Recently I met a man with an obvious hearing loss. He used hearing aids and assistive listening devices, yet he missed parts of what I said. So I asked him if he’d like to learn about the local chapter of the Hearing Loss Association of America (HLAA). “No,” he said. “I’m not interested in giving more energy to my hearing loss than I already do. I would rather live a normal life.”
I wondered, what is a “normal” life with hearing loss? How much energy dedicated to it is “too much”. I wasn’t sure so I decided to map what my day looks like.
I wake up to my alarm clock. It’s designed for people with hearing loss; instead of ringing it makes a booming sound and vibrates vigorously under my pillow. The vibration is important, since I have no hearing after I remove the processors of my two cochlear implants at night. The alarm clock is also connected to my smoke and carbon monoxide detectors so that if those devices are activated, my alarm goes off.
Sometimes, in spite of my carefulness the vibrating device falls off the bed and I don’t wake up. That’s one of the reasons I have a hearing service dog. He alerts me to sounds especially when I have no hearing at night. Unfortunately the one thing my dog hasn’t yet learned is to alert me when the booming sound goes off. (Yes, we’re working on it.)
Recently my alarm didn’t wake me and my hearing dog slept through it. But my cat scratched my face until I woke up and turned off the alarm. Then he stopped. Maybe I have a “hearing loss” cat!
Once I’m up, I take the implant processors out of their electric dryer, remove the rechargeable batteries from their charger, put the batteries in the processor and put them on. Before I leave my home I check to make sure that I have spare batteries and assistive listening devices for challenging situations.
When I leave home I don’t think much about my hearing loss – until I need to pay attention to it.
If I get a phone call, I have to think how I’ll handle it. If I know my caller speaks clearly, I will simply go to the t-coil setting on my processors and answer it. If I know they don’t speak clearly, I‘ll probably let it go directly to voice mail, since my iPhone transcribes the voicemail to text. Other times I take out Cochlear’s “phone clip”, a very useful device that connects to my iPhone through Bluetooth. Rather than keeping it paired, I connected it each time as Bluetooth drains the batteries of my iPhone. Then I place the clip on my chest so it optimizes the best hearing for the caller. Often I need to fuss where the phone clip sits as the “hot spot” changes slightly for every call. It’s a fuss but I hear so well with it that it’s worth it to me.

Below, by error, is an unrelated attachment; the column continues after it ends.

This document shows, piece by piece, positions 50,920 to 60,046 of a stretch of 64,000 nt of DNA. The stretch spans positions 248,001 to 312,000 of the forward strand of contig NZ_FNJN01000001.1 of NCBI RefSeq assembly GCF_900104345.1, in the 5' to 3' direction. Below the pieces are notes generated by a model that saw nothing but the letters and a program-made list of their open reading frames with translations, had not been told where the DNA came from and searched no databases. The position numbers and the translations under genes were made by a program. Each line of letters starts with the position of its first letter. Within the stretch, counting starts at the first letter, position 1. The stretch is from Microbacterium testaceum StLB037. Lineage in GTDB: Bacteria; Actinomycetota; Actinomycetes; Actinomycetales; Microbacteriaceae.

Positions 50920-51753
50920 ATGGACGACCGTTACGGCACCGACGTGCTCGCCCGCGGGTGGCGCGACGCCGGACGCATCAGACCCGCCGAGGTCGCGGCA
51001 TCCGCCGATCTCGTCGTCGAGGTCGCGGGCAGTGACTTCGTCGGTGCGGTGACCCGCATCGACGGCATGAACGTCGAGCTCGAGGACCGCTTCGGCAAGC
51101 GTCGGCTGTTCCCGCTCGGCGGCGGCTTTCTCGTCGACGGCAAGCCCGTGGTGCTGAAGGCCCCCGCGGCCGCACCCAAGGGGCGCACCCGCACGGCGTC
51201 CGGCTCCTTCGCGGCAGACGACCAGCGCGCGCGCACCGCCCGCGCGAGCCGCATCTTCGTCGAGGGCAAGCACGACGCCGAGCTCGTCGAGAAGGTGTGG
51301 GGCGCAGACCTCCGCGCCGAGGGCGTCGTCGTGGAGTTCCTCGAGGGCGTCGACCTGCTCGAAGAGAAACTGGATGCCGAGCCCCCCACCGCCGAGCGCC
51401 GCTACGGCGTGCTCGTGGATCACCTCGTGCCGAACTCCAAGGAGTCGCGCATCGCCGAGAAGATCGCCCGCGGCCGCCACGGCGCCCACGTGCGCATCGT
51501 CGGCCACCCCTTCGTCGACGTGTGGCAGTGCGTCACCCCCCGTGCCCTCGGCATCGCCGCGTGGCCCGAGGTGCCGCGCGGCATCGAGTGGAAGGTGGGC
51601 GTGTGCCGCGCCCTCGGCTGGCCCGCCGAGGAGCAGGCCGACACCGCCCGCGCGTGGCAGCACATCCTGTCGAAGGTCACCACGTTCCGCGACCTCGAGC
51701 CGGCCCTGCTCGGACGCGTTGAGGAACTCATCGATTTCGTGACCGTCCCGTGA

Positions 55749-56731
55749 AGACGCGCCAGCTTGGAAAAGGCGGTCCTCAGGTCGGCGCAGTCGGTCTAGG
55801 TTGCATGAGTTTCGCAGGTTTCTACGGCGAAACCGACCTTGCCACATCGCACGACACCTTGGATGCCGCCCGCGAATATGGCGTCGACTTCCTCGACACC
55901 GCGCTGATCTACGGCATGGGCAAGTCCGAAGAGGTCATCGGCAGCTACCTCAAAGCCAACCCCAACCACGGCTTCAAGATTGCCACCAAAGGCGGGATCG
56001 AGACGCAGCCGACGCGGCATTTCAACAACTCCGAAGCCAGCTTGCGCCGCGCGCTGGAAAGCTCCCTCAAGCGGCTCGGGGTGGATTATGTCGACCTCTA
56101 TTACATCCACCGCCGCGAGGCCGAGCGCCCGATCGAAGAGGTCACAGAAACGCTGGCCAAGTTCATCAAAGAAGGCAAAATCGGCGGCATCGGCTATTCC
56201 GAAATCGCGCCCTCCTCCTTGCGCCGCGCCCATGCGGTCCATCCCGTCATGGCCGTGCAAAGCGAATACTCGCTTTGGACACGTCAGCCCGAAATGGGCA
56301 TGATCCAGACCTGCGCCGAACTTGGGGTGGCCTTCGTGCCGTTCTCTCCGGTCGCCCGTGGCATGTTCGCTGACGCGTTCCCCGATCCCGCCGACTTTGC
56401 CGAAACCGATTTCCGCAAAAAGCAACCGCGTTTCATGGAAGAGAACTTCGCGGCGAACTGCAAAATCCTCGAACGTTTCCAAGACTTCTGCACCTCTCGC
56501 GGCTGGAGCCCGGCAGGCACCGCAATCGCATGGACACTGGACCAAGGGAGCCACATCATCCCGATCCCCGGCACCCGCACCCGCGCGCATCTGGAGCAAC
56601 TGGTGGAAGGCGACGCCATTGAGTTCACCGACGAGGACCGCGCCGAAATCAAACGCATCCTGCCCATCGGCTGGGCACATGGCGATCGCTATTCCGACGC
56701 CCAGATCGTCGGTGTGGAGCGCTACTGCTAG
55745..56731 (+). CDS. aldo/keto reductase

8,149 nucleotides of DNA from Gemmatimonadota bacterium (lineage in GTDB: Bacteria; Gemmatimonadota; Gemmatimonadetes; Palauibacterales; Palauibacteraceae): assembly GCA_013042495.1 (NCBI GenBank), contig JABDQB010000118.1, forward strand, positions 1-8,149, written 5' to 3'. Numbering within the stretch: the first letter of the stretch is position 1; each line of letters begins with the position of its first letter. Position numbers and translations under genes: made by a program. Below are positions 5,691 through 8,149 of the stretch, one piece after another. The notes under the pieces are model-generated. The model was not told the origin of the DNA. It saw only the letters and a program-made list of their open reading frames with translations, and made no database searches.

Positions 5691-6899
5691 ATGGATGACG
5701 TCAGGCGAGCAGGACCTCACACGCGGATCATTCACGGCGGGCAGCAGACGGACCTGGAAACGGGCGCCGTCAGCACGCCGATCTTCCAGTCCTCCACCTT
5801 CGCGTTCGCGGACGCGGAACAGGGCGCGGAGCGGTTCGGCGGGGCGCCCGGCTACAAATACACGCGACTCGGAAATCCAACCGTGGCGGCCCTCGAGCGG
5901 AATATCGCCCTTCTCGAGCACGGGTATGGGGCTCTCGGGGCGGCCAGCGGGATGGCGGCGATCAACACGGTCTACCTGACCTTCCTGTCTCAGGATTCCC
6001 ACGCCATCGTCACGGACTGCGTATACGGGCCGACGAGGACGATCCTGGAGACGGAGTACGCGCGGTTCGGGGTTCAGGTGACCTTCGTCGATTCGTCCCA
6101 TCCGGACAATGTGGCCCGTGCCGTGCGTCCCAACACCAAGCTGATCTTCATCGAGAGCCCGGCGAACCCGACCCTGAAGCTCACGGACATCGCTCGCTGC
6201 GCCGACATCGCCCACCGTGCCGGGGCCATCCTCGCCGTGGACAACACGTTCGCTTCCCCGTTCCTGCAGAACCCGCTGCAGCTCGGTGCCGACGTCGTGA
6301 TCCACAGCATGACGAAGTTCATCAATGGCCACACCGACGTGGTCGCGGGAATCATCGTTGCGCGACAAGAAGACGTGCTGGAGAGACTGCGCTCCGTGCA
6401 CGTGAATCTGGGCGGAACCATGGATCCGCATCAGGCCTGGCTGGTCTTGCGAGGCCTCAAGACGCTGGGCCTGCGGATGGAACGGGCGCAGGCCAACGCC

For different hearing situations, my processor has auto scan, which automatically senses and adjusts the angles of the microphones on my processors, depending on the level of noise in the environment. Before auto scan, I had to adjust the setting manually or go through a remote device which I usually forgot to take along.
If I’m having trouble understanding what people are saying, I’ll ask them to speak louder, or to look at me directly so I can lip-read. If a person talks to me from another room, that’s the easiest; I simply don’t’ know they’re talking to me so no need to do anything!
If I still have trouble hearing especially when talking to multiple people or noisy environments, I use an assistive listening device. My current favorite is Cochlear’s “mini-mic.” It connects to the processor wirelessly once it’s initialized. Once that’s done, I attach the mic to the other person. It’s kind of a pain, but has such a dramatic, positive impact I don’t mind.
I also lip-read without even thinking about it, and if that doesn’t help will try to figure out what’s been said through context and logical deductions. This isn’t hard but it takes concentration and energy. The truth is we’re using so much more energy than a person with normal hearing that we often get exhausted (Auditory Fatigue). It’s important to recognize this fatigue and take care of ourselves.
And then, to add a little extra spice, sometimes I have to change my batteries in the middle of a conversation. Or my processors get knocked off my ears; fortunately they have never been damaged.
At the end of the day, I’ve get to reverse the process – remove my processors, put them in the electric tray, put my rechargeable batteries in the charger, set my alarm clock and make sure the vibrating devices sits securely under my pillow, and sleep with my deafness.
For me, this investment of effort has been completely worth it. At this point it’s so automatic that I hardly think about these steps. The “return on investment” has been substantial. I’ve become fascinated by what I do, what I’ve learned, met so many wonderful people through HLAA and come to terms with my hearing loss. It’s made me a happier person leading a fuller life. But maybe it’s not worth it to everyone. It certainly didn’t seem to be worth it to the man I mentioned at the beginning of this piece.
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